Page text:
No matter how you slice or dice it, no matter what measure or standard you use, the judicial confirmation process today is radically different than it was just a few years ago.

Law & the Courts

This Day in Liberal Judicial Activism—March 14

Self-portrait of Elton Simpson (ABC News)

2011—Elevated by President Obama to the Ninth Circuit two months earlier, Mary H. Murguia still has damage to carry out as a federal district judge. In acquitting Elton Simpson of a charge of making a false statement involving international terrorism, Murguia does verbal somersaults to rule that the government did not prove beyond a reasonable doubt that Simpson’s discussions about traveling to Somalia were sufficiently related to international terrorism:

It is true that the Defendant had expressed sympathy and admiration for individuals who “fight” non-Muslims as well as his belief in the establishment of Shariah law, all over the world including in Somalia. What precisely was meant by “fighting” whenever he discussed it, however, was not clear. Neither was what the Defendant meant when he stated he wanted to get to the “battlefield” in Somalia.

Some four years later, in May 2015, Elton Simpson will launch a jihadist attack in Garland, Texas.

Law & the Courts

Ninth Circuit Nominee Daniel Bress’s Robust Ties to California

President Trump has nominated Daniel A. Bress to the Ninth Circuit seat vacated by Alex Kozinski. According to this article (subscriber-only), Senator Dianne Feinstein, the ranking Democrat on the Senate Judiciary Committee, intends to oppose the Bress nomination on the ground that Bress supposedly has “so little connection” to California. And committee chairman Lindsey Graham has at least tentatively seconded Feinstein’s concerns.

A review of Bress’s actual ties to California (which I have drawn in large part from a close friend of Bress’s as well as from his Senate questionnaire response) indicates that Feinstein’s concern is ill-founded:

Bress was born and raised in Gilroy, California, the “Garlic Capital of the World,” and he retains strong family ties there. After his clerkships with Judge J. Harvie Wilkinson and Justice Scalia, he began his career in private practice in San Francisco (where he had also worked during his two summers in law school), and he has been a member of the California bar throughout his career.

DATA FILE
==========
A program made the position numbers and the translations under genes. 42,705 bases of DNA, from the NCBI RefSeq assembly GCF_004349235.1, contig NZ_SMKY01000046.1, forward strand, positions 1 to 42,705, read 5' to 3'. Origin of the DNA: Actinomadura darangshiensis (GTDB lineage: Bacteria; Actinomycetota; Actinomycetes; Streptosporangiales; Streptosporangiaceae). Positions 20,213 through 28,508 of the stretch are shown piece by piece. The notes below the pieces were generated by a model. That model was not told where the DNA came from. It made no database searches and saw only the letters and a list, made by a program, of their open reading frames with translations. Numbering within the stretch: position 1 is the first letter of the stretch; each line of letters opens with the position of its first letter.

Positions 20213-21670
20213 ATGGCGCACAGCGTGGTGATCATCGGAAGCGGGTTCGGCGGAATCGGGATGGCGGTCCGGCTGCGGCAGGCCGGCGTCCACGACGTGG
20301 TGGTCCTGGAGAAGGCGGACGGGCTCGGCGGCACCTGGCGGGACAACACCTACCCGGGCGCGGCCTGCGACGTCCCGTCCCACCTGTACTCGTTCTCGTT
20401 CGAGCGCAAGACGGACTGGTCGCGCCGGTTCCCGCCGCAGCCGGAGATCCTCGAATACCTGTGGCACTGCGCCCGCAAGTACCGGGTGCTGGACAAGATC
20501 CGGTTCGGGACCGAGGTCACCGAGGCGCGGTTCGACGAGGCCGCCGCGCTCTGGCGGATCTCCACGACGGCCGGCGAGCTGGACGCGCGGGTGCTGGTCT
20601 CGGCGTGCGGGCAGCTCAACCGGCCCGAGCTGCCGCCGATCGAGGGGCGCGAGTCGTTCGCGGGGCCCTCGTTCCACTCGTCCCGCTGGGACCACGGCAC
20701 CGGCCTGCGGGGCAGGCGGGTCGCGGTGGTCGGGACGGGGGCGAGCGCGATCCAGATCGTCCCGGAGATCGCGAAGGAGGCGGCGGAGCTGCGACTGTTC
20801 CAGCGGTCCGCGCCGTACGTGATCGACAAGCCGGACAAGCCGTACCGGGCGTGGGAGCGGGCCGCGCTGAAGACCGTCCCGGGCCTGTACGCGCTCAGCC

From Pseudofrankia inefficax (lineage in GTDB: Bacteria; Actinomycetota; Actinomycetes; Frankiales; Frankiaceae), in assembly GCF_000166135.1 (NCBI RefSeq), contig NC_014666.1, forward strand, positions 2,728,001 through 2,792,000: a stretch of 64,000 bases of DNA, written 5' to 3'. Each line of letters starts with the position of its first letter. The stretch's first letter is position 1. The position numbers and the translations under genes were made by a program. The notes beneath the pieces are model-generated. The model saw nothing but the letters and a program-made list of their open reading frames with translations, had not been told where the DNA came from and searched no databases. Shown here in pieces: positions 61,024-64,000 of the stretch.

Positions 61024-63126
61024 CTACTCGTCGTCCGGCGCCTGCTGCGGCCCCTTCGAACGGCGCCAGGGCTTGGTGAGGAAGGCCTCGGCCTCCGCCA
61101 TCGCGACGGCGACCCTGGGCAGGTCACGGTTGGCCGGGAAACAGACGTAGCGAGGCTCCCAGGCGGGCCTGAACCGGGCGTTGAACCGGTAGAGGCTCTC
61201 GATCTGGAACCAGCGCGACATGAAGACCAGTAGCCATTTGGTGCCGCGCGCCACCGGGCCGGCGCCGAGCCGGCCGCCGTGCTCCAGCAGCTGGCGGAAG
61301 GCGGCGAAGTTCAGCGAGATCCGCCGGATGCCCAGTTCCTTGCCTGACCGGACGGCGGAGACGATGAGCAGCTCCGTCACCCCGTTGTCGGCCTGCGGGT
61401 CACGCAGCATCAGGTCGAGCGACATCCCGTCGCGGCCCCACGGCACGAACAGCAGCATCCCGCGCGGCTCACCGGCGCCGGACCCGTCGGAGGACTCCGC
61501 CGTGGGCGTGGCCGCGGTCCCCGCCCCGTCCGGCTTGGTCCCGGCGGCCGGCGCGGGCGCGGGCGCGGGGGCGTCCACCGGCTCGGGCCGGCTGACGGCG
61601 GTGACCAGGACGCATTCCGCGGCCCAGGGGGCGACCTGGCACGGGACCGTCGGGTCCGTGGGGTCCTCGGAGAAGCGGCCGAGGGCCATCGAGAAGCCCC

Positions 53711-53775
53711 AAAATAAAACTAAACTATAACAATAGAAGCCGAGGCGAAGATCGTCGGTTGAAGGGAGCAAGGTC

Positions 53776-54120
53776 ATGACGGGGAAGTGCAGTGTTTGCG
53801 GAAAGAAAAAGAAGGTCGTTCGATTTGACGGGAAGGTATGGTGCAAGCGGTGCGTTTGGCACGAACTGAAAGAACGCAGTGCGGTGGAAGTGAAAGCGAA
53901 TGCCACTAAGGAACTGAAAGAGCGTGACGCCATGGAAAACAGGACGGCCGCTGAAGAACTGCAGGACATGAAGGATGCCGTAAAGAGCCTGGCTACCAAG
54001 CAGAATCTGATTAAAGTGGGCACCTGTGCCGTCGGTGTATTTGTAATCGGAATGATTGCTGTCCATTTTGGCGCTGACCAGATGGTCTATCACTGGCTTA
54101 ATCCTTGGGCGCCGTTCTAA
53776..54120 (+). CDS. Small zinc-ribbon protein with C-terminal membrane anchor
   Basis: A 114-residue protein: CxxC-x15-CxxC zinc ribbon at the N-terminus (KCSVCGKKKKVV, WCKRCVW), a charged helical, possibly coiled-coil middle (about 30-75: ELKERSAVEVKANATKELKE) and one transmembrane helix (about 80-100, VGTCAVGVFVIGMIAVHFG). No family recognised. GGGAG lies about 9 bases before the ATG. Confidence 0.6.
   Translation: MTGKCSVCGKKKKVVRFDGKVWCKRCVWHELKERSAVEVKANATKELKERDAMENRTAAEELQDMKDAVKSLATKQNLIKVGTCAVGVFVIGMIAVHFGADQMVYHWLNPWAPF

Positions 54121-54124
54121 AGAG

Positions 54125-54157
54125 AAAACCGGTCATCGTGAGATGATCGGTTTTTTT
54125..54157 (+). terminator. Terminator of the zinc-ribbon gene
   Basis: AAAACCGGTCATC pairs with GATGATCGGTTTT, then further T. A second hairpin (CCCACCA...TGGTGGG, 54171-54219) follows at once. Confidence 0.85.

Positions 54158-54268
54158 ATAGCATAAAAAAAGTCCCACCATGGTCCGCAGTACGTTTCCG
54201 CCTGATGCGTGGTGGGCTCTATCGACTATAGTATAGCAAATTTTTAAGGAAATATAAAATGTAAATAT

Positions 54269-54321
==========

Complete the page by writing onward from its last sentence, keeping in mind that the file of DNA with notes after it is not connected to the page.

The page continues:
Bress has done more work in California courts than anywhere else, and he has continuously had California cases on his docket in private practice. He maintains an office in San Francisco as well as in D.C., and he spends a lot of time in California. Further, a major reason that Bress moved back to the D.C. area after his initial stint in California was to accommodate his wife’s career aspirations. (Is Feinstein really going to punish him for that?)

In addition to work on a number of Ninth Circuit cases, Bress has handled major consumer class actions in federal district court in California in the Northern, Eastern, and Central Districts. He has also had an active practice in the state-court system in California, with work on more than twenty cases. He handled an important appeal pro bono on behalf of parents seeking a charter school conversion under California’s Parent Empowerment Act. He also did significant work in state court in California on behalf of BASF in connection with allegations of asbestos exposure from a talc product; that work included arguing an appeal in the California Court of Appeal. He has argued extensively in California trial courts in Oakland, San Jose, and Los Angeles, and has also been involved in cases in San Francisco, Fresno, and Butte County.

In sum, Bress has robust ties to California.

Law & the Courts

Federal Courts of Appeals by Party of Appointing President

With the Senate’s confirmation yesterday of Paul Matey’s nomination to the Third Circuit, that court will become (or has become, if Matey has already been appointed) the first federal court of appeals to flip from a majority of Democratic appointees to a majority of Republican appointees. It will have seven Republican appointees, six Democratic appointees, and one pending vacancy.

The party-of-appointing-president metric is admittedly an imperfect proxy for judicial philosophy/ideology. Also, because the courts of appeals, apart from the occasional en banc matter, usually decide cases in panels of three judges, it generally doesn’t matter much whether a court that is roughly evenly divided has a majority of judges appointed by presidents of one party or the other.

But because there is interest in this metric, I figured I’d pass along the current numbers, as I calculate them (and with some noted adjustments), along with some other comments.

CA1: 2 R, 4 D

CA2: 4 R, 7 D, with two existing vacancies and one future vacancy (could become 6 R, 7 D)

CA3: 7 R, 6 D, 1 V

CA4: 6 R, 9 D*

CA5: 11 R, 5 D, 1 V

CA6: 10 R, 6 D**

CA7: 9 R, 2 D

CA8: 10 R, 1 D

CA9: 8 R, 16 D, 5 V (will become 12 R, 16 D, 1 V if/when pending nominees are confirmed)

CA10: 5 R, 7 D

CA11: 6 R, 6 D

CADC: 4 R, 7 D (I’m counting in Neomi Rao, who was confirmed today)

CAFedCir: 4 R, 8 D

* I’m counting Roger Gregory as a D. President Clinton recess-appointed Gregory to the court, and President George W. Bush, in an unrequited act of goodwill, then gave Gregory a lifetime appointment.

** I’m counting Helene White as a D. President Clinton originally nominated her, and Senate Democrats struck a package deal with President Bush that led him to appoint her.

Law & the Courts

This Day in Liberal Judicial Activism—March 13

(Shutterstock)